S is for Safety (or: about Apps during Traffic)


Mobile platforms need to deliver options for developers and end users so they can only use their smart devices only when not driving a vehicle.

Also, don’t be a douchebag that fiddles on his/her phone behind the steering wheel and pay attention to the road while driving.

The full story


While I was commuting from my job at Proteges.eu back home I noticed how many people are fiddling with their phones while they were behind the steering wheel.

Although I am guilty too (sometimes I press play to get some Spotify tunes or get my Podcast selection going, or give a situation status update on Waze) I couldn’t believe how many people were busy on the smart screen during the 37 kilometers / 30-minute drive!

Who is responsible?

The ever-increasing mobile usage and our addicted behavior makes it hard for us to leave that device alone. Even in a situation that really needs our attention, like driving in traffic. We’re almost getting hardwired to use our smart devices all the time and respond to all the social pulses that it brings along.

As long as self driving vehicles aren’t legal and mainstream, people just need to take good care while driving in traffic themselves. Perhaps in a year or five you can sit back and relax while your car drives you to work. I’d really love that as it makes the time that commuting to/from work takes more useful. Until then, I’ll just listen to podcasts and make an (occasional) phone call.

Don’t get me wrong. I get the need to be “on” most of the time. But it IS good to have your smart device in a passive mode from time to time so you can respond to your immediate surroundings and focus on what’s going on around you. If you don’t… well.. this could be you someday:

A lot of media attention is has been going towards preventing kids (and adults) from getting addicted to smartphones. Which leads me to the following question:

Who should make traffic app-safe?

“The companies that provide those addictive apps should take care of that” is a reaction I sometimes hear. Others are saying that the “Apples and Googles” of the World need to handle this.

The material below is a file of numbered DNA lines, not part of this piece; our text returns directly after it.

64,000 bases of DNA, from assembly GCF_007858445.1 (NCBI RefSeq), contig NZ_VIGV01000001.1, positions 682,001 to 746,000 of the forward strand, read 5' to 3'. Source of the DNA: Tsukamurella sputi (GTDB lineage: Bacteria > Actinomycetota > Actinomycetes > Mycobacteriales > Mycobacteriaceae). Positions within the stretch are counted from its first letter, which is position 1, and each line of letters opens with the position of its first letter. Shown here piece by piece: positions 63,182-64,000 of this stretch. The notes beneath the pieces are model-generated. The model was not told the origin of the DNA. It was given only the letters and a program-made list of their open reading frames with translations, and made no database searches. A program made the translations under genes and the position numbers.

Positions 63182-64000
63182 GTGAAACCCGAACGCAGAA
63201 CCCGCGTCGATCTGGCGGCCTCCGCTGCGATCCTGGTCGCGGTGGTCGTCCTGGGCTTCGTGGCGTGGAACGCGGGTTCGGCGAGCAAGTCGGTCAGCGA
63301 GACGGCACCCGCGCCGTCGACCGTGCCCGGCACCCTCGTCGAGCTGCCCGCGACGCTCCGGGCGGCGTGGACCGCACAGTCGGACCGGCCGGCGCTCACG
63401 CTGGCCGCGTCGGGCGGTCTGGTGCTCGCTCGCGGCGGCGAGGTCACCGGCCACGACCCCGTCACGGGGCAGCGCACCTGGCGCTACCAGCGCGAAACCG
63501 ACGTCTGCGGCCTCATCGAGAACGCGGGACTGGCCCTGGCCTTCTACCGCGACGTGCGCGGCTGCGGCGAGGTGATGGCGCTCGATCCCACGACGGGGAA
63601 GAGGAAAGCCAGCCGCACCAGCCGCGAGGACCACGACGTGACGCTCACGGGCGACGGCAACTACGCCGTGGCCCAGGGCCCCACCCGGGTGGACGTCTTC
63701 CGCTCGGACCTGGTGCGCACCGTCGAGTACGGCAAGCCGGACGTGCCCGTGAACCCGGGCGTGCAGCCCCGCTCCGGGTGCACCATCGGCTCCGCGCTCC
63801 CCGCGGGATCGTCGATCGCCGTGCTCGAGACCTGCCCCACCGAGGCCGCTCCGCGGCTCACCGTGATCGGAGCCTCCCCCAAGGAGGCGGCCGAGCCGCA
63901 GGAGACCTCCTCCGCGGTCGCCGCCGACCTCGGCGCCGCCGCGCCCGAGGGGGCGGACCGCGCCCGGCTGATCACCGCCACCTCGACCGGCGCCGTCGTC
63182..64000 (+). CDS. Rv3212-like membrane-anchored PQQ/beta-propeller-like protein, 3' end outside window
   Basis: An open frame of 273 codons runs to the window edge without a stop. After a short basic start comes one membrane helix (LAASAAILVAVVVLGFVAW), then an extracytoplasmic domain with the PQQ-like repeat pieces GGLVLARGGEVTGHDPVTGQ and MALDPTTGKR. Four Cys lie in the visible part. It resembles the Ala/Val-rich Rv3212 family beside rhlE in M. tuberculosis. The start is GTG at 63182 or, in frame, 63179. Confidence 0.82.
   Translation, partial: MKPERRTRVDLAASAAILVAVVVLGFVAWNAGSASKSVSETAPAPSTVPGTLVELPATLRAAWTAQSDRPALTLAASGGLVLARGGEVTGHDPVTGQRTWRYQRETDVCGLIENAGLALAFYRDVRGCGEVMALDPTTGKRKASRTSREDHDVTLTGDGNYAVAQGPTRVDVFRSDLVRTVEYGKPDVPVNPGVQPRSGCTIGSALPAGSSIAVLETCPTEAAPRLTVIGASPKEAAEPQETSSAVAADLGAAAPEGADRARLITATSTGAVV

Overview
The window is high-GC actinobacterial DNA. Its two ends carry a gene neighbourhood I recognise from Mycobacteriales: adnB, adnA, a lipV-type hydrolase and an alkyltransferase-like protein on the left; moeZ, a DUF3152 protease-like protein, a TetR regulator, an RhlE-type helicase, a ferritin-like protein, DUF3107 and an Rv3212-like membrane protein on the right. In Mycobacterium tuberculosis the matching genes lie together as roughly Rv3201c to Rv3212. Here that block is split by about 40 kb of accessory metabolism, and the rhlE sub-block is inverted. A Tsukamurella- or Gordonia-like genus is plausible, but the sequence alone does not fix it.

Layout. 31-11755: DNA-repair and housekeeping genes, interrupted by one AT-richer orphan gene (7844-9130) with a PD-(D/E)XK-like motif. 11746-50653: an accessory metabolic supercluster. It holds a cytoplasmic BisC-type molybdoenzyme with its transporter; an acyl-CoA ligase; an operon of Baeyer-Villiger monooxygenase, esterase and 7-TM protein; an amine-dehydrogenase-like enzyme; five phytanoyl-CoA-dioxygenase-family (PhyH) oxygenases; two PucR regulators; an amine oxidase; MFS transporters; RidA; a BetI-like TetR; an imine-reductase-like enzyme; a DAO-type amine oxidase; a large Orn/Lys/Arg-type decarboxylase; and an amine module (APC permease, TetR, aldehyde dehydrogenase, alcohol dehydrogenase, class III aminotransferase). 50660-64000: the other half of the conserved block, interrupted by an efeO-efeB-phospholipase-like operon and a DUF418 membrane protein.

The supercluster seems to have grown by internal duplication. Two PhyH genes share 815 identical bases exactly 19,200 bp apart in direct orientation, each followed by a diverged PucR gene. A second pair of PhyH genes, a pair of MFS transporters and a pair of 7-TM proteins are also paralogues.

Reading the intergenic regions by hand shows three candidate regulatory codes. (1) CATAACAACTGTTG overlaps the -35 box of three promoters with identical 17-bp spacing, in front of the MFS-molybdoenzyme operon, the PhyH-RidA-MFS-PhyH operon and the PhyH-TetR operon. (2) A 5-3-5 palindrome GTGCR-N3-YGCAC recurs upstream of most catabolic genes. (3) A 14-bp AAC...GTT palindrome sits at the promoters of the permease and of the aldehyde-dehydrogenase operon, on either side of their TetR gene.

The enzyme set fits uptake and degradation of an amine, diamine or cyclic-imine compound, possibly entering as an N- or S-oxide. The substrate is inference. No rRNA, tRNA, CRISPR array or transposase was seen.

I tend to agree with the latter group of people more, although the final responsibility is and always will be with the actual end users of a smartphone and its apps.
As it appears, even the Feds seemed to agree on that.

Smartphones only have a right to exist because of the software that is on it

If you think of it, smartphones only have a right to exist because of the software that is on it. That is the OS to begin with, enabling the hardware to be put to good use.

The fire that burns in the mobile ecosystem

A mobile OS can only thrive and be successful when there are lots of apps and possibilities that are being provided to the users. Windows Phone (RIP) is good proof of this, as it died in 2017 because of the limited supply of quality apps.

Let app makes take care of app usage in traffic

Let’s think of the scenario where mobile app developers and companies need to take care of checking if you’re active in traffic or not. This would mean that they need to use your phone’s GPS/Motion/Geolocation capabilities. You would need to give permissions for an app to let it use those features which on its turn would make eyebrows raise:

“Why the h*ll does this note taking app need my location info?!” would be an example question. People give permissions all the time but when a permission is not in line with the expectation of an app, it makes people hesitate and mistrust an app. Eventually leading to people stopping to use apps more and more and thus extinguishing the app ecosystem fire that gives smartphones a right to exist.

Another issue would be the power drainage. With some good effort, you can squeeze in a working day of good use on your smartphone with the various apps that make up your toolset. But watching the devices’ movements to see if you’re participating in traffic would mean that the same battery would take a hard hit in order to stop your car from hitting a wall, or worse, other traffic participants.

The OS manufacturer would be a safer bet

When you’d let iOS and Android figure out what the context of your app usage is, that would lead to smarter solutions, let more app developers participate in implementing safe applications and the phone wouldn’t die out as fast.

Whatever SDK’s Android or iOS develop, when they’re available at the OS level chances are that more developers will utilize them more quickly.

When the OS takes care of the logic to understand what you’re doing and if (and how) you should use apps at that moment, you could literally create lifesaving measurements for everyone to enjoy. For instance:

  • Let users and the OS define “safe havens” for mobile usage like your home & work locations
  • Let the OS figure out that you’ve entered your car because that Bluetooth connection is available and you’re not at a safe haven
  • Only allow voice control actions when the OS detects you are driving

Taking things further

As long as cars aren’t going to drive FOR you, we could go a step further and let cars that support Apple’s Carplay or Android Auto implement sensors that can act as a “second pair of eyes”.

This would enable your smart-devices to interact with the vehicle’s OS in a more connected way and make the car indicate if it’s driving and if it’s safe to activate the touchscreen of your device or only allow voice commands.

Until cars will drive by themselves, I wish you happy — and most of all SAFE — driving. The safe part is on you for now, since your attention is needed on the road while driving.

So don’t be a douchebag that fiddles on his/her phone behind the steering wheel and pays attention to the road while driving.